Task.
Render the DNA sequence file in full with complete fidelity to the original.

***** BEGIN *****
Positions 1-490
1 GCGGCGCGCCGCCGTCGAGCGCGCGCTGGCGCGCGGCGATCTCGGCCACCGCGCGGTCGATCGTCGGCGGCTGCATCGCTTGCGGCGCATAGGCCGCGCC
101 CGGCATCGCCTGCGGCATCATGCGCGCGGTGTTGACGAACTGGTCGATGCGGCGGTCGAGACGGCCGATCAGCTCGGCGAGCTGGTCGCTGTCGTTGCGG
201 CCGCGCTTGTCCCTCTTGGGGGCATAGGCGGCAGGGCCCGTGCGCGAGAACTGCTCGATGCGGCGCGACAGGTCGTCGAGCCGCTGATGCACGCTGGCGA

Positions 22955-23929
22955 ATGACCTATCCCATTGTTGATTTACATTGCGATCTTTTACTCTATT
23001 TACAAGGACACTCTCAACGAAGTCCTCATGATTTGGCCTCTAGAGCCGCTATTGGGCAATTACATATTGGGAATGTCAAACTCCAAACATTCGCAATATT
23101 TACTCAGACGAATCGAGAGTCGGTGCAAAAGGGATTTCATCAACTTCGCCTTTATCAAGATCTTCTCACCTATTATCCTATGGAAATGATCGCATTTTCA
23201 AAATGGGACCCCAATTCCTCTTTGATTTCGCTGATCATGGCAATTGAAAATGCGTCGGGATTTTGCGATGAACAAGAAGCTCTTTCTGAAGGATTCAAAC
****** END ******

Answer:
Positions 1-490
1 GCGGCGCGCCGCCGTCGAGCGCGCGCTGGCGCGCGGCGATCTCGGCCACCGCGCGGTCGATCGTCGGCGGCTGCATCGCTTGCGGCGCATAGGCCGCGCC
101 CGGCATCGCCTGCGGCATCATGCGCGCGGTGTTGACGAACTGGTCGATGCGGCGGTCGAGACGGCCGATCAGCTCGGCGAGCTGGTCGCTGTCGTTGCGG
201 CCGCGCTTGTCCCTCTTGGGGGCATAGGCGGCAGGGCCCGTGCGCGAGAACTGCTCGATGCGGCGCGACAGGTCGTCGAGCCGCTGATGCACGCTGGCGA

Positions 22955-23929
22955 ATGACCTATCCCATTGTTGATTTACATTGCGATCTTTTACTCTATT
23001 TACAAGGACACTCTCAACGAAGTCCTCATGATTTGGCCTCTAGAGCCGCTATTGGGCAATTACATATTGGGAATGTCAAACTCCAAACATTCGCAATATT
23101 TACTCAGACGAATCGAGAGTCGGTGCAAAAGGGATTTCATCAACTTCGCCTTTATCAAGATCTTCTCACCTATTATCCTATGGAAATGATCGCATTTTCA
23201 AAATGGGACCCCAATTCCTCTTTGATTTCGCTGATCATGGCAATTGAAAATGCGTCGGGATTTTGCGATGAACAAGAAGCTCTTTCTGAAGGATTCAAAC